If you have the word ’hybrid’ on your 2021 marketing bingo card, congratulations. Winner-winner DoorDash dinner.
Yes, 2021 has just begun, but the term ’hybrid’ is already this year’s version of ’pivot’ and ’new normal’. It’s everywhere and it’s not going anywhere. Hybrid workplaces, hybrid learning, hybrid IT, hybrid concerts and the list goes on.
But there’s a fundamental difference between hybrid brand experiences and hybrid just about everything else – and that difference is audience.
Take the hybrid learning environment, for example. In most cases, each student is experiencing both in-person learning and distance learning at different points in time. The same generally goes for hybrid workplaces. In a hybrid workplace, a worker might come into the office half of the time and work remotely the other half.
The notion of a hybrid brand experience is that smaller groups of people experience something in-person while larger groups of people experience it virtually. And that’s where the difference exists. They are two (or more) distinct audiences. Broadly speaking, designing for digital and designing for IRL require very different approaches and meet very different needs.
That’s not to say it can’t be done or done well. One example is the Olympics. There’s an incredible experience that takes place for a live audience across multiple venues but, at the same time, networks around the world create rich experiences for those who cannot attend by blending high-quality on-site studio content with behind-the-scenes moments and, of course, cutting to the competition itself.
Most brands, however, do not have an Olympic-sized budget or timeline. That’s why while hybrid experiences are not new, they are also not our new normal. Sure, some events, particularly corporate events, may ’go hybrid’ for a while. Still others may actually stay virtual. But the vast majority of brand experiences will return to live as soon as they safely can. Concerts and sporting events, of course, but conferences and trade shows, too.
Because as soon as people feel they can (and governments allow it), they are going to run not walk back to live experience. And when they do, we must resist the temptation to run back alongside them waving our pre-Covid playbook.
We’ve come too far to go back.
Even with the halt of live, the human need and desire for experiences proved out. The style of experiences changed (live to virtual, stages to sets, etc) but experiences remained a critical way to engage and communicate. And among this changed and changing landscape, innovation accelerated. Years of digital adoption and innovation happened in weeks, with entire events and portfolios shifted to digital platforms (eg CES) and audience expectations drastically evolved.
We learned (quickly) the many benefits of using virtual in the right way, from extended reach to transmedium storytelling and everything in between.
Yes, the halt of ’live’ sucked the life out of some brand experiences. But when it was done right, it was really exciting. The NFL proved with its virtual draft that you could put on a strong digital experience and keep viewers’ engagement over time. The three-day broadcast featured more than 600 camera feeds from the homes of draft prospects, coaches, general managers and fans, as well as NFL commissioner Roger Goodell who announced picks from his basement.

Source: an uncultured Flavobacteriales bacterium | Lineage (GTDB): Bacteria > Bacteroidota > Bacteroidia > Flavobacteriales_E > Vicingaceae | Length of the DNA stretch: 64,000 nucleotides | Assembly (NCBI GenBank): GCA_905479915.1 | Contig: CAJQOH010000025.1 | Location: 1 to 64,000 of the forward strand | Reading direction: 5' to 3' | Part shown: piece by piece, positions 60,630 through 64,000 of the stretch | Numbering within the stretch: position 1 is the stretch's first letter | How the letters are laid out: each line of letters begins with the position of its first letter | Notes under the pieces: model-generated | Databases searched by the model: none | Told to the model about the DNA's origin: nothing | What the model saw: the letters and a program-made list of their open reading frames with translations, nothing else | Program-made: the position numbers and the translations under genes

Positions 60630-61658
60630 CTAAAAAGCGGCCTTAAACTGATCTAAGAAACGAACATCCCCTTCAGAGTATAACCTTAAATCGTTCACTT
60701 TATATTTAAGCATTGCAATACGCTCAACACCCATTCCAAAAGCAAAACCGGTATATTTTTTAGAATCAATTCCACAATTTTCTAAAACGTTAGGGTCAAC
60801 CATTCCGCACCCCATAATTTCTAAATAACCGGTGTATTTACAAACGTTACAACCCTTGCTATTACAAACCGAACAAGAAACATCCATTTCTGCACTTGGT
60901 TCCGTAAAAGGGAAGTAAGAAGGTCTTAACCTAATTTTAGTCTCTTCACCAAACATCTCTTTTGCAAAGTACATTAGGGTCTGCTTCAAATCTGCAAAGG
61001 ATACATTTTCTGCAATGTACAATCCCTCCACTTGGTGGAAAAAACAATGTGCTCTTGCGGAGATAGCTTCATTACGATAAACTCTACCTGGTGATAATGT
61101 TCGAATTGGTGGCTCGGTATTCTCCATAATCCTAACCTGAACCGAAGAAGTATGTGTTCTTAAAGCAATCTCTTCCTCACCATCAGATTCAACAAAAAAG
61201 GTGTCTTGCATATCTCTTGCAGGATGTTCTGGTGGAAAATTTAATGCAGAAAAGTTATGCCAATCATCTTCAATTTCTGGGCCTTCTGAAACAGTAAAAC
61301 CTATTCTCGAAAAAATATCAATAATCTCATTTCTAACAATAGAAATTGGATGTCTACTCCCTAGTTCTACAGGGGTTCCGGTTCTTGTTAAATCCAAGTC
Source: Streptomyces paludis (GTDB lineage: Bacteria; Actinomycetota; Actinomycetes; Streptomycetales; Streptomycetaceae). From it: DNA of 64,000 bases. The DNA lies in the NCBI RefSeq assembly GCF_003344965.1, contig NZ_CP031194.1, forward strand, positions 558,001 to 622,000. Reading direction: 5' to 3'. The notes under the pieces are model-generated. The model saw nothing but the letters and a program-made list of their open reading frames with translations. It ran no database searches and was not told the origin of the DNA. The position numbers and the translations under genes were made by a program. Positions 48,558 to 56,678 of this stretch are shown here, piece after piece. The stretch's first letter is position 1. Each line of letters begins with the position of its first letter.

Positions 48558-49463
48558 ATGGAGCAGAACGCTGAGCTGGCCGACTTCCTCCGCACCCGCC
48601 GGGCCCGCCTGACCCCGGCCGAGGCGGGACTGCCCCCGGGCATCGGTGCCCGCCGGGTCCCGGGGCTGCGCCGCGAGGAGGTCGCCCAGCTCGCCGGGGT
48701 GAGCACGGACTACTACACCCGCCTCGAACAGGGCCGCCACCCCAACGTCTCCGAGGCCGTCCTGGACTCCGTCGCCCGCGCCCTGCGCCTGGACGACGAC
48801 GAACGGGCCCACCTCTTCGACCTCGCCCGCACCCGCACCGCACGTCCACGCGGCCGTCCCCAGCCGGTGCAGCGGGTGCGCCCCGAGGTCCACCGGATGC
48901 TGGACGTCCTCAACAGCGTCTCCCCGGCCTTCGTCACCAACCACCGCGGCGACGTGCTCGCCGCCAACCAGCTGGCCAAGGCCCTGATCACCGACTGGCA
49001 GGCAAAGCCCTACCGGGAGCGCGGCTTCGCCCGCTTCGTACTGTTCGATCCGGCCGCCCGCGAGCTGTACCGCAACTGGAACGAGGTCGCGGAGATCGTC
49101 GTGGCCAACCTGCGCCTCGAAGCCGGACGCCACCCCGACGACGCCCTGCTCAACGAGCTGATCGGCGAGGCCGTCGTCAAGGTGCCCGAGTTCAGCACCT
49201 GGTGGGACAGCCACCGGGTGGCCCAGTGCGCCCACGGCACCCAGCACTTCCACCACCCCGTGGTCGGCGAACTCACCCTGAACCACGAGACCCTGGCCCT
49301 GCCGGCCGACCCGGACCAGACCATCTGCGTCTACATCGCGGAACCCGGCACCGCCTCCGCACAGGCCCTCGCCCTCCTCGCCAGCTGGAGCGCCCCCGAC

Facebook pivoted a live experience to virtual in four weeks. It was so inspiring it became a regular thing. And the most beloved and controversial art prize in Australia had to change its format for the first time in almost a century. A behind-the-scenes experience captivated audiences and boasted a 0% drop off.
Even the DNC proved you could engage an audience in new ways (we see you, Calamari Man).
That’s why the biggest mistake brands and marketers can make when audiences return, big or small, is to go back to the way things were. The opportunity to reimagine what a brand experience can be is here. Now.
And as we reimagine, we must remember: from an audience perspective, there are no virtual, hybrid or live experiences. Only good ones and bad ones. What people want post-Covid isn’t hybrid. It’s electric, powered from a completely different energy source. They’ve been waiting 12 months and counting. They want experiences that make up for lost time.
So, call it hybrid, or even the new hybrid. Call it mixed or blended. What matters is not what you call it, but how you think about it. Ultimately, this is all about experience design for a new age – having the tenacity to craft user journeys that weave between digital and IRL moments, playing to the strengths of each and creating a rich experience journey between them.
Early in the pandemic, one of our clients boldly claimed that “experiential marketing as we knew it is no longer”. Winner-winner. They were right. Experiential marketing will never be the same again.
And that couldn’t be more electric.
Shelley Elkins, chief creative officer, Jack Morton.